TIL: ghc-options: -O2 is a questionable practice

While browsing issues in the cabal github repository I encountered this comment by Oleg Grengrus:

[We] consider ghc-options: -O2 (any -O flag) to be at the very least questionable practice.

In cabal.project you can have

optimization: 2

for all local, or per package (also non-local)

The core idea is that optimizations could be configured for all packages in an uniform way, without investigating if there’s some dev, devel or fast flag.

Also as a bonus, changing optimization level (also possible from command line), won’t cause full recompilation (or worse: mixed-level compilation) as build products are kept separate.

This was news to me, so I thought some people here could also benefit from seeing this.


I do not get why this is a questionable practice.

I have a project that consists of a single Cabal package. In the Cabal manifest we have a flag development and some common stanza magic makes sure that all our code is built:

  • With -O2 when development is false.
  • With -O0 when development is true.

This gives us comfortable development experience, while we still deliver fast programs to our customers.

Is there something wrong with this setup? I understand that we can create two cabal.project files with different optimization but what good would it do in this setting?

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One advantage of configuring it via cabal.project files is that your build products will be cached separately which means you won’t have to recompile everything when switching optimization levels:

Another advantage is that you don’t have to bother with cabal flags and common stanzas, but that is probably not a big problem for you. And I don’t know if the cabal.project approach is that much simpler.

How does this work? Does Cabal create different subdirectories of dist-newstyle, one for each cabal.project file? This problem can be solved with git worktree which economically creates another work tree for the same repository.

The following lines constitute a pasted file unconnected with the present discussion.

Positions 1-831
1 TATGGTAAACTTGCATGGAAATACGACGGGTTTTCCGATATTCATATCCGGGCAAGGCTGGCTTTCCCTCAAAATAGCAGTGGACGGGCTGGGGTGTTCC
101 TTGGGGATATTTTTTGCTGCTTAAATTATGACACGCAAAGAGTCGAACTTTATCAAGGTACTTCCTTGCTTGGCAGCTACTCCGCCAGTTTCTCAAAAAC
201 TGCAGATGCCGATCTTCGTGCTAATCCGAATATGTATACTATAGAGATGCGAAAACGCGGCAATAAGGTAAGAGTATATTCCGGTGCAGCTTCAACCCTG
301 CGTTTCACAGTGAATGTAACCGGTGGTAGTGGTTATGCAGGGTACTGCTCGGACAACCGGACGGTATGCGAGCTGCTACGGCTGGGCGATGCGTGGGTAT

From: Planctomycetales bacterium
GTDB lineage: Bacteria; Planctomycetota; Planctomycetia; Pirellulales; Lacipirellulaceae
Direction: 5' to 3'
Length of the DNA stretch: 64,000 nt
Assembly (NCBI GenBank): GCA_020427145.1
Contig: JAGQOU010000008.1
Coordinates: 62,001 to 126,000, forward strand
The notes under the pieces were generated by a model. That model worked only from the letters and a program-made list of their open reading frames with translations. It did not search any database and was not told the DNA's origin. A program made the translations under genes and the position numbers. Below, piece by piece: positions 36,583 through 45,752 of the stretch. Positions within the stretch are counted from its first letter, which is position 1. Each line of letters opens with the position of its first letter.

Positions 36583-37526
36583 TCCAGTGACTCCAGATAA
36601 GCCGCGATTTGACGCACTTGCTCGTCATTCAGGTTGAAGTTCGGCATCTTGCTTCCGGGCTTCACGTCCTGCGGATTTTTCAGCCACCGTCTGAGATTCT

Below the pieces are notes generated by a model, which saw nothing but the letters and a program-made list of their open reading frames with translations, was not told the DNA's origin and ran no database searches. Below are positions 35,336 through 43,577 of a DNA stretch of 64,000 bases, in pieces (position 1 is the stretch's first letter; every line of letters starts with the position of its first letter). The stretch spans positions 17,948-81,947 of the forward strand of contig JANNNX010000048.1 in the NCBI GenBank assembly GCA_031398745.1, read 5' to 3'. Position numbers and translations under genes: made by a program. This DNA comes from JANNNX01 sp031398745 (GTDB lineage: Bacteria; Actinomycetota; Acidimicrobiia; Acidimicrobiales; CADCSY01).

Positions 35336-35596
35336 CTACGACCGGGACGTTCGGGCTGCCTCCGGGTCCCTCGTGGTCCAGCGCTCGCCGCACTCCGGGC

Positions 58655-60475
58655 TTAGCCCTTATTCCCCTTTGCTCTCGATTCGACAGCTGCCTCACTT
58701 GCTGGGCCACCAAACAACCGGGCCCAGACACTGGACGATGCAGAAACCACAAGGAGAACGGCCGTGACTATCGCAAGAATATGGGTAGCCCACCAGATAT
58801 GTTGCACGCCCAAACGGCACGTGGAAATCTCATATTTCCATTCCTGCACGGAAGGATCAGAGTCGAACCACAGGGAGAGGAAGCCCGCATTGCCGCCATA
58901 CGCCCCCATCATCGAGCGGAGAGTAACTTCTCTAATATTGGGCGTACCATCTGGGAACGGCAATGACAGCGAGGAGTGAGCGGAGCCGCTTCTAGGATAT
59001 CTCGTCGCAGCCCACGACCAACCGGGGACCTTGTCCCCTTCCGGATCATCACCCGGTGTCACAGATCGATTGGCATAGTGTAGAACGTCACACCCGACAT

In my case, this problem is solved simply: continuous integration builds the executables for the customers, so I never have to switch the development flag off.

Yeah, it creates a new folder for each optimization level (not one for each cabal.project file).

In your situation it sounds the most sensible to me to have one cabal.project file that you use for CI and one that you use when developing (maybe a cabal.project.local for local development).

How do you manage your flags? If you use cabal configure -f development then you might as well just use cabal configure --disable-optimization, unless the development flag also does other things in addition to disabling optimizations.

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Yes, it does. For development, we set:

  • ghc-options: -with-rtsopts=-N3 for executable stanzas so that running them leaves some CPU space for other things like HLS or background music.
  • ghc-options: -fdefer-typed-holes -Wtyped-holes for all stanzas so that we can build and run stuff with holes.
  • cpp-options: -DDEVELOPMENT for all stanzas so that the code itself knows which way it is built. (Not sure if this is a good idea but it must have been needed for something.)

However, we can still have all that by setting the flag appropriately in cabal.project.